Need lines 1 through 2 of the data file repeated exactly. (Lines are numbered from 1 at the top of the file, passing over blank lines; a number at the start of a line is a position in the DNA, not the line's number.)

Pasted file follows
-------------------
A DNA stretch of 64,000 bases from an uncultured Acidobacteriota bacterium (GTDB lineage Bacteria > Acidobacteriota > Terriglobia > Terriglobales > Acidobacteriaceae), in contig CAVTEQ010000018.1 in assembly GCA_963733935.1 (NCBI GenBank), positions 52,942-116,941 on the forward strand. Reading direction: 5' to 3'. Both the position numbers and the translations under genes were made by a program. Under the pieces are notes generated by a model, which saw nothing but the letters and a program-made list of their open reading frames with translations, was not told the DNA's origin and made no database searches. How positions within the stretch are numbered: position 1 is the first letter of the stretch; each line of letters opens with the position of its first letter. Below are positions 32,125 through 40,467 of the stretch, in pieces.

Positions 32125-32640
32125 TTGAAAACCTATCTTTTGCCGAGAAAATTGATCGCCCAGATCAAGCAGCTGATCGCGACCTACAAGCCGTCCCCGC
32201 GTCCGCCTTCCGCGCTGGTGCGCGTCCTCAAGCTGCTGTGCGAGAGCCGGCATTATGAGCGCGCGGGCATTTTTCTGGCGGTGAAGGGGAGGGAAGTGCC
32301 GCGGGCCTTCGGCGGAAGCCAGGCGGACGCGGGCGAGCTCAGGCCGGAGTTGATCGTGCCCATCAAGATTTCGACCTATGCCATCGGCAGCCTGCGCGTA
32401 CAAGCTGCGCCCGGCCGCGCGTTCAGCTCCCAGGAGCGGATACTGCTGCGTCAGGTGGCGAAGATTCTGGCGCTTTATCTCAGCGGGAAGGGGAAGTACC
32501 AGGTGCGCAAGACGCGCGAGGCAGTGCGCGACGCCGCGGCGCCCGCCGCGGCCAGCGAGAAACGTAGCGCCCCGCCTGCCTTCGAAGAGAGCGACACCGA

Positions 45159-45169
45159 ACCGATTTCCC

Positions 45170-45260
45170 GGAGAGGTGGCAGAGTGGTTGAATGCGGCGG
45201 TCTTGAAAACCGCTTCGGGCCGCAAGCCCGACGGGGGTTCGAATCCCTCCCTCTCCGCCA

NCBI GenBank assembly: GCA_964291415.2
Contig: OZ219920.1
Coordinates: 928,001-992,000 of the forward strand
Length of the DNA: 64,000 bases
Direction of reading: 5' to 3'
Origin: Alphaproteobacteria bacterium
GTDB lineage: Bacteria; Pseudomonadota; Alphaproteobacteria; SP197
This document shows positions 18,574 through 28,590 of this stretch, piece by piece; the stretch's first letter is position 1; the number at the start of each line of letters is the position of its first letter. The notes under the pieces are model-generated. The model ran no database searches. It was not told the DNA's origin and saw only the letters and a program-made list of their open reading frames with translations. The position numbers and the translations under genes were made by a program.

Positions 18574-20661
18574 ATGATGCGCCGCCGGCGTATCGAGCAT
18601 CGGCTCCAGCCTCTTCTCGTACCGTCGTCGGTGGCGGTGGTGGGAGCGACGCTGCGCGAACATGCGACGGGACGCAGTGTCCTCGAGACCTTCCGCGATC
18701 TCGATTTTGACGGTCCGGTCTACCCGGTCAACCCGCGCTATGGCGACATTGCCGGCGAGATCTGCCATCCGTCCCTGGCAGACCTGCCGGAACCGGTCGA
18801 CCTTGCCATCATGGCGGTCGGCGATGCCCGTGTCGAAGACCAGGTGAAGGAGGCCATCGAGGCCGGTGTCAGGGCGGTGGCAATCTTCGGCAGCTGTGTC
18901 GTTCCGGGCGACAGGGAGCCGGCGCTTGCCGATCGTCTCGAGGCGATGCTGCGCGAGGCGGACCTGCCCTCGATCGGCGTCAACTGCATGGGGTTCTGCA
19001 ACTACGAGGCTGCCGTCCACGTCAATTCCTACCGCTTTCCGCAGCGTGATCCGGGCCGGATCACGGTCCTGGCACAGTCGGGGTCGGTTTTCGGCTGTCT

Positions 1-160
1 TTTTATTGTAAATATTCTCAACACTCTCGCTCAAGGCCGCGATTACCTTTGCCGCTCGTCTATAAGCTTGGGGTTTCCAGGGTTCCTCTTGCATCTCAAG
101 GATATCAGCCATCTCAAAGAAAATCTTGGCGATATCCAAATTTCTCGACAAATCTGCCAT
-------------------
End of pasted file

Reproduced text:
A DNA stretch of 64,000 bases from an uncultured Acidobacteriota bacterium (GTDB lineage Bacteria > Acidobacteriota > Terriglobia > Terriglobales > Acidobacteriaceae), in contig CAVTEQ010000018.1 in assembly GCA_963733935.1 (NCBI GenBank), positions 52,942-116,941 on the forward strand. Reading direction: 5' to 3'. Both the position numbers and the translations under genes were made by a program. Under the pieces are notes generated by a model, which saw nothing but the letters and a program-made list of their open reading frames with translations, was not told the DNA's origin and made no database searches. How positions within the stretch are numbered: position 1 is the first letter of the stretch; each line of letters opens with the position of its first letter. Below are positions 32,125 through 40,467 of the stretch, in pieces.

Positions 32125-32640